I have already mentioned that the full benefits of the single currency will not come quasi-automatically with a monetary policy geared towards price stability, but only if there is appropriate support from other economic policies, especially fiscal and wage policies, and if structural reforms are carried out in these areas. Thus, price stability is a necessary, but not a sufficient condition for grasping all the opportunities of EMU. Therefore, I would now invite you to have a brief look at the possible contribution of these policy areas towards ensuring that the potential benefits of EMU are fully realised and that the risks are minimised.

The ESCB may be forced to tighten its policy stance in order to keep prices stable, if it is confronted with inflationary budgetary policies and wage developments. In this case, there may be transitory losses in terms of economic activity and employment in the whole euro area and, thus, the overall benefits of EMU may be diminished. However, given that the ESCB, according to the Treaty, has the obligation to maintain price stability, those economic policies which threaten price stability should ultimately be regarded as responsible for this undesirable result.

How can this risk be avoided? It should be emphasised that a monetary policy which tolerated the inflationary impulse would not improve the situation - on the contrary, it would very likely lead to higher interest rates, increasing further the long-term risks to growth and employment creation. Thus, the only solution seems to be for all areas of economic policy to try to contribute to stable prices and, especially, to avoid measures which worsen inflation prospects.

In this context, I appreciate that the European Council obviously takes this issue very seriously. The Luxembourg European Council based its agreement on economic policy co-ordination in Stage Three of EMU on the fact that national economic developments can have an impact on inflation prospects in the euro area as a whole and, thereby, will influence monetary conditions in this area [1]. Thus, inflationary pressures stemming from national policies in some countries could have negative consequences for other parts of the euro area. Economic policy co-ordination should help to avoid such negative spill-over effects.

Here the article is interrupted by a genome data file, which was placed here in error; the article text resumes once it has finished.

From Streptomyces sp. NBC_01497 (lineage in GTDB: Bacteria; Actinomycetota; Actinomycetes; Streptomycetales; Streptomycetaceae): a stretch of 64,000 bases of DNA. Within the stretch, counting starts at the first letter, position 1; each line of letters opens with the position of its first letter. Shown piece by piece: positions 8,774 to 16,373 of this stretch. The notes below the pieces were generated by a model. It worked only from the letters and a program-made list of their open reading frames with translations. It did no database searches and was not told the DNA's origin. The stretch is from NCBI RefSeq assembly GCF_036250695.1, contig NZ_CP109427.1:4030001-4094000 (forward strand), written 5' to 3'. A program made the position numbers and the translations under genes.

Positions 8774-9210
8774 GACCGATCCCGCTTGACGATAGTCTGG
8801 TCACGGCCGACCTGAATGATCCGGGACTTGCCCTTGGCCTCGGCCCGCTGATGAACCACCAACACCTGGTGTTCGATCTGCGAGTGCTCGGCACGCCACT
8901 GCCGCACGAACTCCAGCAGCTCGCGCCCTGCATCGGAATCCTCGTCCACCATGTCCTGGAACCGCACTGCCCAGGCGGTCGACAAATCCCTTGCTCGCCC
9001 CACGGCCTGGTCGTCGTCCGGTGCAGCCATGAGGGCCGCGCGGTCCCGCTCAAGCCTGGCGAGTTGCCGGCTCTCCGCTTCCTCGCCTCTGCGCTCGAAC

As already indicated, in Stage Three national authorities will face a new environment, characterised by the Stability and Growth Pact, by the permanent prohibition of monetary financing of the government deficit, by the inability of monetary and exchange rate policy to react to purely country-specific shocks, and by the likely - but difficult to predict - changes in the shape of financial markets following the introduction of the single currency. Moreover, there will be a strengthened economic co-ordination among Member States in Stage Three [2]. The significance of these changes, of course, may vary across countries, depending on the institutional environments and fiscal conditions as well as on the monetary and fiscal policy strategies prevailing in Stage Two.

This new environment, in particular the Stability and Growth Pact, will provide a good basis for sound public finances and should help to further reduce government deficits. However, there are still some problems and risks, in particular as some countries may start with a deficit of close to 3%. In the case of an economic downturn in one or more of these countries, this would imply either a substantial constraint on automatic stabilisers or the risk of breaching the reference value. Thus, it is important to reduce deficits further to levels close to balance or in surplus. This is not only required by the Stability and Growth Pact, but also by economic rationality and by the need to avoid an overburdening of younger and future generations.